All customers are not users

This is the biggest notion among my clients that customers are well, users of the products. Not always true! The good thing is that both customers and users are both people, the similarities end there.  I think that “Customers” is a favourite term for Marketers whereas Designers and User Experience professionals connect better with the term “Users”. Customers are the people who purchase your products and services, while consumers or users use these. In some cases or well, most cases customers and consumers are the same. As in the case of some daily use products, white goods, FMCG, customers and users are the same i.e., people who buy your products use them as well. But in the case of high-end products, enterprise applications and productivity solutions, buyers could be different from consumers. For instance, office supplies, financial services, technology products like computers etc., the people who pay are different from those who suggest. These in turn are different from the people who decide and yes, the people who actually use the products or services could be completely different from the above groups.

First, know your Users

Knowing your users is the most important step in the approach to developing great products. By knowing your users, I mean to say that you must understand the goals and needs of the users. This understanding will help you in shaping your product or service, make it more suitable and appealing for the users. You can’t just create a product in thin air and then retro-fit it to the benefit of some people. As they say, the most important question in any business is asking “whose needs is the idea/concept/product going to solve?” . Texavi’s Unified Experience Framework has a whole phase dedicated to help you get to this. The “Know the Needs of your Users” phase has all the tools, techniques and technologies to ensure that we understand the real needs of the users. These are often unwritten, untold, unexpressed and even unknown to the very users. So, its a big challenge to get to the real needs of the users.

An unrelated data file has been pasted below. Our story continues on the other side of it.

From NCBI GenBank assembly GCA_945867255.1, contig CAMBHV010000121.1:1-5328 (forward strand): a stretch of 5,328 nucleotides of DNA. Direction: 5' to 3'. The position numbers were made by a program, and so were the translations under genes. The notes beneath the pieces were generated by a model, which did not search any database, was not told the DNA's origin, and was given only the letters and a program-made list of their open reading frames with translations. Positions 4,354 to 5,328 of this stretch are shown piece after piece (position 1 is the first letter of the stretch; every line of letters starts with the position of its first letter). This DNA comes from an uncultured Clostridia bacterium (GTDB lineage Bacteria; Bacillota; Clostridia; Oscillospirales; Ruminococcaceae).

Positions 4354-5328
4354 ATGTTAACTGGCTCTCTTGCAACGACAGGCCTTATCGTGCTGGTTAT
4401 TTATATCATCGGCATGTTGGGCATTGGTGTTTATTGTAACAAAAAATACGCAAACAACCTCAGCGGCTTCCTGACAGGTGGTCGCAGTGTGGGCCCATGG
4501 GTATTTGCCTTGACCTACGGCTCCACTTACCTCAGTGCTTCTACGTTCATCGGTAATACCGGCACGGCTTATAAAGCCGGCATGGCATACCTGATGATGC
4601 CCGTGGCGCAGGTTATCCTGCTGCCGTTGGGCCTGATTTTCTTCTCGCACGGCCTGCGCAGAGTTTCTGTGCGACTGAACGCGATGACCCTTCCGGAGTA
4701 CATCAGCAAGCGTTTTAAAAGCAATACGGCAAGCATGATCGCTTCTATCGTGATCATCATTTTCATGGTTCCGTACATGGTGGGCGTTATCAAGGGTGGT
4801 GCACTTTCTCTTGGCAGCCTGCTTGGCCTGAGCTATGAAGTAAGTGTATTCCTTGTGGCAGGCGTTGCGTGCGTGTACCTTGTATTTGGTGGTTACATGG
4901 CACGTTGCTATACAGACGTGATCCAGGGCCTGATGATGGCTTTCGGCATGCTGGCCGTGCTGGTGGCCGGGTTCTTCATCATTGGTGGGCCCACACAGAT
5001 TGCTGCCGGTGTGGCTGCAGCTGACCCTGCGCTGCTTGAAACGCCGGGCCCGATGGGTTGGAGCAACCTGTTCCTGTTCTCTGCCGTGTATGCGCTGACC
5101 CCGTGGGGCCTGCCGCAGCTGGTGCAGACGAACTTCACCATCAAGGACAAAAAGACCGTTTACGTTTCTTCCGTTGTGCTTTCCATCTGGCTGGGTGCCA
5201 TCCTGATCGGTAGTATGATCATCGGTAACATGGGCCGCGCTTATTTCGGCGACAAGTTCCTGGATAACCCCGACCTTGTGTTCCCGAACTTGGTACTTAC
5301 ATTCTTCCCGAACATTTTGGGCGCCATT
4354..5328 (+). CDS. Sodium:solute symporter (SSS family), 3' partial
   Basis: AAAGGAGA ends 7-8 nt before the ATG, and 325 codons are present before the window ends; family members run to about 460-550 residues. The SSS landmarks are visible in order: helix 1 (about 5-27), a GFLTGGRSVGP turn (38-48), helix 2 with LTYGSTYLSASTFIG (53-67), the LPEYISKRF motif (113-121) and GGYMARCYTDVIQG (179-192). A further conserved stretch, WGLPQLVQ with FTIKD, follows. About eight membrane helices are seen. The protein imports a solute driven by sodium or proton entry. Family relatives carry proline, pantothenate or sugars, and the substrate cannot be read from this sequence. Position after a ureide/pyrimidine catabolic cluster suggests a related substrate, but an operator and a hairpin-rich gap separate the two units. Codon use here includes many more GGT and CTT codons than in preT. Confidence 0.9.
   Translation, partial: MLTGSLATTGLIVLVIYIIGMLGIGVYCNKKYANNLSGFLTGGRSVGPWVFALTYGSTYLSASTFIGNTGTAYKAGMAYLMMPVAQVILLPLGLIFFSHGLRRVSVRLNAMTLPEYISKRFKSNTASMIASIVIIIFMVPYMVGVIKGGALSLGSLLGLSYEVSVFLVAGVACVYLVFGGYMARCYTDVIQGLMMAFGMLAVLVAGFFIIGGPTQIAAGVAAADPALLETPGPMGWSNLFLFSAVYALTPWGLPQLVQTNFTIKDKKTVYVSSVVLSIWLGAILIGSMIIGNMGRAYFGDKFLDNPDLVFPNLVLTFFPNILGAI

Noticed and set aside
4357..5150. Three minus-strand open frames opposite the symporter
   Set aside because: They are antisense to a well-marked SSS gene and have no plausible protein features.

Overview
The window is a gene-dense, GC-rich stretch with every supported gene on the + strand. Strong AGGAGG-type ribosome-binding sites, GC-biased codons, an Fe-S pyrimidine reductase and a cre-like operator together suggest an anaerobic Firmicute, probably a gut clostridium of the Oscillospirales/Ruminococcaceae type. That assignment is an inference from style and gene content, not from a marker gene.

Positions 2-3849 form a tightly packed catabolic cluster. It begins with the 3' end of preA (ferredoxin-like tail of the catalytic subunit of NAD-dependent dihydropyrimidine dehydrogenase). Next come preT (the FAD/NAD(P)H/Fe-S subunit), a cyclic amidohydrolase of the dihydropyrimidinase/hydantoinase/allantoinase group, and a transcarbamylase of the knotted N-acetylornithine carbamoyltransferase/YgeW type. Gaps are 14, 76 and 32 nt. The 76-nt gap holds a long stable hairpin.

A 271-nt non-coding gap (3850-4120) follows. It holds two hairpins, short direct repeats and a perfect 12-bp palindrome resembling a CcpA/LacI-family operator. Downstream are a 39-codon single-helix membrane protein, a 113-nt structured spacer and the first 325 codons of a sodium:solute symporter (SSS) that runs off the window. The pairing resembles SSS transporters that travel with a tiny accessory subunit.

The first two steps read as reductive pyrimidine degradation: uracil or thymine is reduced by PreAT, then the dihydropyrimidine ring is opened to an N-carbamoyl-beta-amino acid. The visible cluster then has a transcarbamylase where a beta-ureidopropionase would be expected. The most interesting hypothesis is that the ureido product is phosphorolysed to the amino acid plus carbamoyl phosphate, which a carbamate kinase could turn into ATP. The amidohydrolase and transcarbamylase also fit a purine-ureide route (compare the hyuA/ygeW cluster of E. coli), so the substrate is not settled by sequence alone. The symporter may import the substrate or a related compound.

Know the Needs of the Users - Texavi Unified Experience Framework

 

User profiling holds the key

It doesn’t make sense to design and develop your products for all the people in the whole world. There is a danger of missing out on most people, as they think it doesn’t suit their specific needs and goals. Also, on the extreme end, it doesn’t make sense to design your products for one or two users. This argument lends weight for some people to think the middle path and rely on the law of averages. So, they think that the best path is to design and develop for average user. But hold on, what is an average user? How can you get to that person and define the characteristics of average user? The answer to this question lies in the user profiles and personas. User profiles are essentially the characteristic grouping of users based on various properties, traits and behaviours. This doesn’t mean that you are defining an average user. Instead, you are trying to understand the essential aspects of your users.  Using the profiles and personas helps the team to have a common language of understanding. This not only helps them in having a good picture of the end users, but also gives them a great affinity to the users, because of the name, form and physical characteristics.

UserProfiles_Personas_Design

Personas – archetypes not stereotypes

You might have heard of the term “persona” used in the context of marketing, research and product design. A persona is a representative user from amongst the group, but does not point to one user from within the group. It is a powerful design tool that helps the design and development teams and client relate to the target audience. Persona is not a stereotype of the users, but rather an archetype from the user group. In a persona, you give a form, a name and a picture to the representative users, so that all the team members and concerned people can relate to that person more effectively and easily.

Persona - Texavi example

 

Benefits of user profiles and personas

While there are many benefits of using the user profiles and personas in the product development life cycle, I list below a few of them that really stand out.